Open Banking in Brazil: A “Disruptive Step” Towards the Increasing of Competition in the National Financial Sector and Consumers’ Welfare?
We use data from the U.S. airline industry to test the hypothesis, consistent with the general equilibrium oligopoly model of Azar and Vives (forthcoming), that inter-industry common ownership should be associated with lower prices in product markets. We find that, as the model predicts, increases over time in intra-industry common ownership are associated with higher prices, while increases in inter-industry common ownership are associated with lower prices. We also find that common ownership by the "Big Three" (BlackRock, Vanguard and State Street) is associated with lower airline prices, while common ownership by shareholders other than the Big Three is associated with higher prices. The results highlight the limitations of partial equilibrium oligopoly theory in the context of common ownership, and the need to consider a general equilibrium perspective.
Tuesday, May 18, 2021
I study how ownership consolidation affects productivity and market power in both factor and product markets. I develop a model to separately identify markups, markdowns, and productivity using production and cost data. I use the model to examine the effects of consolidation in the Chinese cigarette manufacturing industry. I find that consolidation led to an increase in intermediate input price markdowns of 30%, but to only a slight drop in cigarette price markups. Although industry consolidation was defended as a means to spur productivity growth, I find that it actually lowered aggregate productivity.
Robert Lande, U Baltimore
Nascent Competitors and Antitrust Enforcement Regulation and Digital Platforms are excellent articles. Both raise timely and extremely important problems and analyze them rigorously. Sadly, neither offers practical solutions that courts often will utilize due to a Gordian knot of existing judicial precedent. The only way an effective solution could arise would be if courts undertake a textualist analysis of the Sherman Act and thereby adopt no-fault monopolization, holding that firms violate Section 2 regardless of whether they engaged in anticompetitive conduct.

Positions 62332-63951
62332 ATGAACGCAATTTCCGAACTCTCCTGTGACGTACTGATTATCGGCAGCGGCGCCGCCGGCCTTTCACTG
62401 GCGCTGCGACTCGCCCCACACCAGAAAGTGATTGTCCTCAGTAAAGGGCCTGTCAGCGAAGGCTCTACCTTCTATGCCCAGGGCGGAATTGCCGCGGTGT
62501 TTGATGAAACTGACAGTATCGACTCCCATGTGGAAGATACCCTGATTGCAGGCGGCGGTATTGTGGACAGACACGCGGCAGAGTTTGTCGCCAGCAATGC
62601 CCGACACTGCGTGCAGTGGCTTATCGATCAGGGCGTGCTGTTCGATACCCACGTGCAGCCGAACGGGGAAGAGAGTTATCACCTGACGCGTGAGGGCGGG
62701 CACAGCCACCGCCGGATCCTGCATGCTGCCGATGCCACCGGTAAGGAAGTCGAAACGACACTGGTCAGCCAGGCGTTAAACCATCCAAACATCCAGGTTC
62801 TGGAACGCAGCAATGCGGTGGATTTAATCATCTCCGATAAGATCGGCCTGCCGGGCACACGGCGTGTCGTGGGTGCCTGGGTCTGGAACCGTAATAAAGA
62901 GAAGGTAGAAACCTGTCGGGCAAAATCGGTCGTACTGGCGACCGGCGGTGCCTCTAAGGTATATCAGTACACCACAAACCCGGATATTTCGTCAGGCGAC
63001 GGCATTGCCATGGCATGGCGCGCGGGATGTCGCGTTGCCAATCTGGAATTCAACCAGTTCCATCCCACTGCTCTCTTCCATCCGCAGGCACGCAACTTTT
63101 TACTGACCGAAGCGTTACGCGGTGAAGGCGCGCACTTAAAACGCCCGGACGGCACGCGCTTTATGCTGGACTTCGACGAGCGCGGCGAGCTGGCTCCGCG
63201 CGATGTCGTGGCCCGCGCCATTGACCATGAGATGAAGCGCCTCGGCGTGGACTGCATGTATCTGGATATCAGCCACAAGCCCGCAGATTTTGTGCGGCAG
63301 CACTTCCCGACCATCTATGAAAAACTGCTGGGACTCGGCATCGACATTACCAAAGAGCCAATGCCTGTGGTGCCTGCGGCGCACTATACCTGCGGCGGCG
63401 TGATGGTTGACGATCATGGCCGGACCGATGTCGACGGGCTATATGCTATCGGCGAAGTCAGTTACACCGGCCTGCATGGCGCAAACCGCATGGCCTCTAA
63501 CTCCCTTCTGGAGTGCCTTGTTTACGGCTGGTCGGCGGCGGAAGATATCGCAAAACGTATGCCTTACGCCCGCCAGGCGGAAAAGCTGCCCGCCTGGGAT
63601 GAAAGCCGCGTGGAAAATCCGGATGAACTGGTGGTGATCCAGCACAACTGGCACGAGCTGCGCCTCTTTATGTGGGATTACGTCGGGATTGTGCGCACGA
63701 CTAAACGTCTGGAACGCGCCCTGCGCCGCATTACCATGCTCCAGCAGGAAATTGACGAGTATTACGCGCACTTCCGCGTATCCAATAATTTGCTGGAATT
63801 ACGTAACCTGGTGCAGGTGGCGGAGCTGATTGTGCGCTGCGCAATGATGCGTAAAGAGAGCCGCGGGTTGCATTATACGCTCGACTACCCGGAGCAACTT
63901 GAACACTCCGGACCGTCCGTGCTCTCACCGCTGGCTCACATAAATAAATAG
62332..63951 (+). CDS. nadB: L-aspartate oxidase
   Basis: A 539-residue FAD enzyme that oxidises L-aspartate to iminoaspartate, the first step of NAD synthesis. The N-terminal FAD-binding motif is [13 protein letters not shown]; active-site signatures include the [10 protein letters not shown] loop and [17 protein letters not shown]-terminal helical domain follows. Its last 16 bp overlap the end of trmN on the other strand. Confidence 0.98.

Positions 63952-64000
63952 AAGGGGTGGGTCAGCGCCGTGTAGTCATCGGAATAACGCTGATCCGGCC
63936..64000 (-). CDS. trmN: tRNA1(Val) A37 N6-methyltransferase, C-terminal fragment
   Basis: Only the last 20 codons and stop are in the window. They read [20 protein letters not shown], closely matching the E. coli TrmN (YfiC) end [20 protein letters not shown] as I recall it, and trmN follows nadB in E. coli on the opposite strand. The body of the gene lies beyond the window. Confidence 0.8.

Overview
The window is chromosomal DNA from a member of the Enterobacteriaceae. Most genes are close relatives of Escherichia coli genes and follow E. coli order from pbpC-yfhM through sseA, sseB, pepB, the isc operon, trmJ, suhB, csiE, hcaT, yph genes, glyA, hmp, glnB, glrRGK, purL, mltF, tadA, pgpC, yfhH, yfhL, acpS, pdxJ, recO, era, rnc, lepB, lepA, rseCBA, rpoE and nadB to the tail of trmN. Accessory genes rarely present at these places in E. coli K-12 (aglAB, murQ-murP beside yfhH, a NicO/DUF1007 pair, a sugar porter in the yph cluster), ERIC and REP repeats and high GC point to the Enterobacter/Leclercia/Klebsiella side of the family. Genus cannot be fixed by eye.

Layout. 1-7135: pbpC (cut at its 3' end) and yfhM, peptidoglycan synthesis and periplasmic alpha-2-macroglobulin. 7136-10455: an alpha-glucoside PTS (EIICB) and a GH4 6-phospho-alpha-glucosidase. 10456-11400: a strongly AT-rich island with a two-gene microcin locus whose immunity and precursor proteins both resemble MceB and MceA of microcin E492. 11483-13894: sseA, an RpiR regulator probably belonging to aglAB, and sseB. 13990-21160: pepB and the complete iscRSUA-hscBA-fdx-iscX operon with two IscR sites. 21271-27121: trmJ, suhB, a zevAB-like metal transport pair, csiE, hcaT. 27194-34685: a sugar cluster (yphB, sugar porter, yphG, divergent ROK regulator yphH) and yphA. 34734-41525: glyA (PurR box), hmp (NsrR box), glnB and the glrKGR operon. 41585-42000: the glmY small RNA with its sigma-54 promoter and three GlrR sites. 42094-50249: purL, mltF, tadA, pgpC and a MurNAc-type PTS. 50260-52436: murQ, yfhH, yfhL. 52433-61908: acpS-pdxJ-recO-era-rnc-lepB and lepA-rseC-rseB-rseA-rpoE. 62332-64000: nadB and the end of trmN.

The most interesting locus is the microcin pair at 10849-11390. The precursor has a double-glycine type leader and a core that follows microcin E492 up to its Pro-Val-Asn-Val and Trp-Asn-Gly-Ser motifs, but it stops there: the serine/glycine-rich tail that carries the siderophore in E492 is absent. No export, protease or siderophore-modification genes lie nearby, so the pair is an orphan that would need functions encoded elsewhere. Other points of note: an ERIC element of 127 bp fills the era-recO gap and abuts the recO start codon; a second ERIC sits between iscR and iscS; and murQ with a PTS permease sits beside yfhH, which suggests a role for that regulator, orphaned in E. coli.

The no-fault approach is also not permitted under current case law. However, the no-fault approach to Section 2 would be based upon a textualist or “fair meaning” approach to statutory interpretation, and no court has ever analyzed this issue using a textualist framework. Textualism, long pioneered by Justice Scalia, has been firmly embraced by Justices Kavanaugh, Gorsuch, and Barrett. It also has sometimes been undertaken by other members of the Court.
For the reasons provided in this piece, an optimist can hope that an increasingly textualist Court would reinterpret Section 2’s prohibition against firms that “monopolize, or attempt to monopolize” to constitute a no-fault approach to monopolization and attempted monopolization law.
An Anticlimactic Ending in the “Roadmap for an Antitrust Case Against Facebook”: An Antitrust Enforcement Action Against Facebook’s Long-Consummated Acquisitions Would be Unwise
Chris Renner (Davis Wright Tremaine)